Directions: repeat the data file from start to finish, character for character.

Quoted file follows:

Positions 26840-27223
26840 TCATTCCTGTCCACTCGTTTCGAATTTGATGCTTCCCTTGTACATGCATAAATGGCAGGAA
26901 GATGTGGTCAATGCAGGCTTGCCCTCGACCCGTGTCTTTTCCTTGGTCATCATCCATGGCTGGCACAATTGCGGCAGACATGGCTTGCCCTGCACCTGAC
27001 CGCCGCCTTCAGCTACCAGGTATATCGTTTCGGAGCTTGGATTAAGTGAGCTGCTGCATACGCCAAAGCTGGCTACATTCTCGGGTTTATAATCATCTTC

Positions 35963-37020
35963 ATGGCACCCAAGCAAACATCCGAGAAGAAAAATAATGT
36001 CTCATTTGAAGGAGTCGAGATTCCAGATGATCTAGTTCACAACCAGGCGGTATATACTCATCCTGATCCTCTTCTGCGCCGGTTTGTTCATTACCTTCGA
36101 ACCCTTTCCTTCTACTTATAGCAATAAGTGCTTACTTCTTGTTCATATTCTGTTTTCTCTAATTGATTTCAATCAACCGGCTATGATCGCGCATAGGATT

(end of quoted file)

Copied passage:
Positions 26840-27223
26840 TCATTCCTGTCCACTCGTTTCGAATTTGATGCTTCCCTTGTACATGCATAAATGGCAGGAA
26901 GATGTGGTCAATGCAGGCTTGCCCTCGACCCGTGTCTTTTCCTTGGTCATCATCCATGGCTGGCACAATTGCGGCAGACATGGCTTGCCCTGCACCTGAC
27001 CGCCGCCTTCAGCTACCAGGTATATCGTTTCGGAGCTTGGATTAAGTGAGCTGCTGCATACGCCAAAGCTGGCTACATTCTCGGGTTTATAATCATCTTC

Positions 35963-37020
35963 ATGGCACCCAAGCAAACATCCGAGAAGAAAAATAATGT
36001 CTCATTTGAAGGAGTCGAGATTCCAGATGATCTAGTTCACAACCAGGCGGTATATACTCATCCTGATCCTCTTCTGCGCCGGTTTGTTCATTACCTTCGA
36101 ACCCTTTCCTTCTACTTATAGCAATAAGTGCTTACTTCTTGTTCATATTCTGTTTTCTCTAATTGATTTCAATCAACCGGCTATGATCGCGCATAGGATT